Tipping in Oaklands: JA Doyle's 40 year history

By: Tamara Whitsed


John and Damien Doyle are back at work in Oaklands after the hay run to Ilfracombe. John and Damien Doyle are back at work in Oaklands after the hay run to Ilfracombe. John and Damien Doyle are back at work in Oaklands after the hay run to Ilfracombe.
Damien will spend February pulling B-doubles of grain from the Riverina to Victorian ports, returning with fertiliser. Damien will spend February pulling B-doubles of grain from the Riverina to Victorian ports, returning with fertiliser. Damien will spend February pulling B-doubles of grain from the Riverina to Victorian ports, returning with fertiliser.
JA Doyle continues to trade with the name of John Doyle’s late father, John Athanasius Doyle. JA Doyle continues to trade with the name of John Doyle’s late father, John Athanasius Doyle. JA Doyle continues to trade with the name of John Doyle’s late father, John Athanasius Doyle.
A 2007 Western Star Constellation Stratosphere 4900 powered by a Cummins Signature Gen 2 engine. A 2007 Western Star Constellation Stratosphere 4900 powered by a Cummins Signature Gen 2 engine. A 2007 Western Star Constellation Stratosphere 4900 powered by a Cummins Signature Gen 2 engine.
John Doyle Damien Oaklands Riverina TT6 John Doyle Damien Oaklands Riverina TT6
John Doyle Damien Oaklands Riverina TT7 John Doyle Damien Oaklands Riverina TT7

John and Damien Doyle were among the Burrumbuttock Hay Runners who carted donated hay 1800km to Queensland. Tamara Whitsed visits them at Oaklands

 

Forty years have passed since John and Eileen Doyle of Oaklands, New South Wales, purchased their first truck.

In 1976 they bought an International to cart bulk clay from a local mine to Melbourne and Sydney.

"We were the first to have tippers in Oaklands," John says.

"And [now] I look over my shoulder and there are tippers everywhere."

Less than 250 people live in Oaklands, but John estimates there are about 50 trucks operating out of the Riverina town today.

"Our little community in Oaklands probably wouldn’t survive without trucks," he says.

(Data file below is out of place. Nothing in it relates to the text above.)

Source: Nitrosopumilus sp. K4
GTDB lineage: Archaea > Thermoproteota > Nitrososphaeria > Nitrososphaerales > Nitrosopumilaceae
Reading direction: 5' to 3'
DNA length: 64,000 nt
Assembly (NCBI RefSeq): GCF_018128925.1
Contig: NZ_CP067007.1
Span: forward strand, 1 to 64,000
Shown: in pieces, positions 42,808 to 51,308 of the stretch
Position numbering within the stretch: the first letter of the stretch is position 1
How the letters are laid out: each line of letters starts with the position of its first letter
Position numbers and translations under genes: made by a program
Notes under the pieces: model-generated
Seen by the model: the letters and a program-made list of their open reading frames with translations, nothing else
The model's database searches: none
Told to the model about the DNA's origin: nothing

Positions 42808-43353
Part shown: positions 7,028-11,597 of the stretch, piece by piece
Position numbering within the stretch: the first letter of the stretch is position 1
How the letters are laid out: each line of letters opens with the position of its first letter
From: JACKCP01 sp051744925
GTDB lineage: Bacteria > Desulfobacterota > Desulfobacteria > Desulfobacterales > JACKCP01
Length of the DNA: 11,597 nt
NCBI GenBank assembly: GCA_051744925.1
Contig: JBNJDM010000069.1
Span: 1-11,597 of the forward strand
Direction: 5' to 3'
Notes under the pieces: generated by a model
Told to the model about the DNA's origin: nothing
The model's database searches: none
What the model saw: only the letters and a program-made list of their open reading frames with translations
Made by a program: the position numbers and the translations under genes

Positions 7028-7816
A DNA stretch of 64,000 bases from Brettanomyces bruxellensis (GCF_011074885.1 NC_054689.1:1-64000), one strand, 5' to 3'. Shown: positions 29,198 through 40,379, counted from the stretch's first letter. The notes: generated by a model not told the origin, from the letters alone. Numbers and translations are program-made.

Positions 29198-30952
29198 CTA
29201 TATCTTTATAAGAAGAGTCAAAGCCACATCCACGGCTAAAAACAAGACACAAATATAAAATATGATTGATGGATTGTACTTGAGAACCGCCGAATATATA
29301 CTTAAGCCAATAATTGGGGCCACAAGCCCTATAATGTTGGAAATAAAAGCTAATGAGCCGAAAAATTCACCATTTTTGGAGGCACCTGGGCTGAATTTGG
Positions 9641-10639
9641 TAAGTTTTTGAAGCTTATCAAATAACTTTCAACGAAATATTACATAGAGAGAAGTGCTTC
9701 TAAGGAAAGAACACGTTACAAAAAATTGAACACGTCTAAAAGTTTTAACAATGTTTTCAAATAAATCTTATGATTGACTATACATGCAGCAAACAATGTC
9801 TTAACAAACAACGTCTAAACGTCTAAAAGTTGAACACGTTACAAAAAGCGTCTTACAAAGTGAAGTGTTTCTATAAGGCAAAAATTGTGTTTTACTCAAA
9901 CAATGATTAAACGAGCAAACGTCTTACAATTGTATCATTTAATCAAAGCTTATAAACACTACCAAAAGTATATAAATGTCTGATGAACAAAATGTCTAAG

Like many from the town, John will volunteer at the Oaklands Truck Show that takes place from 5pm on Saturday March 19 until 4pm on Sunday, March 20.

JA Doyle has five trucks and specialises in grain. The business also has a busy contract harvesting division. Its four headers travel as far as Moree.

The Doyles’ son Damien is operations manager. John and Eileen include Damien in all business discussions and welcome his input.

"I always go through the mathematics, the possibilities and the negatives with him," says John, who is wary of debt and careful not to overcapitalise.

"I could go out and buy 10 trucks tomorrow and I could undercut the bloke down the road, but it’s not the right way to go."

Instead he charges sustainable rates and fosters long-term relationships with loyal customers.

Trucks from the JA Doyle fleet have taken part in all 10 Burrumbuttock Hay Runs organised by Brendan Farrell to cart hay from the Riverina to drought-stricken Queensland.

John’s Western Star was lead truck in the most recent convoy to Ilfracombe in January.

Radio announcer Luisa Pelizzari from 105.7 The River travelled with John and Damien, broadcasting interviews with drivers and farmers along the way.

The Burrumbuttock Hay Runners Facebook page has been liked by over 80,000 people, and the group is planning another hay run on April 1.

 

 

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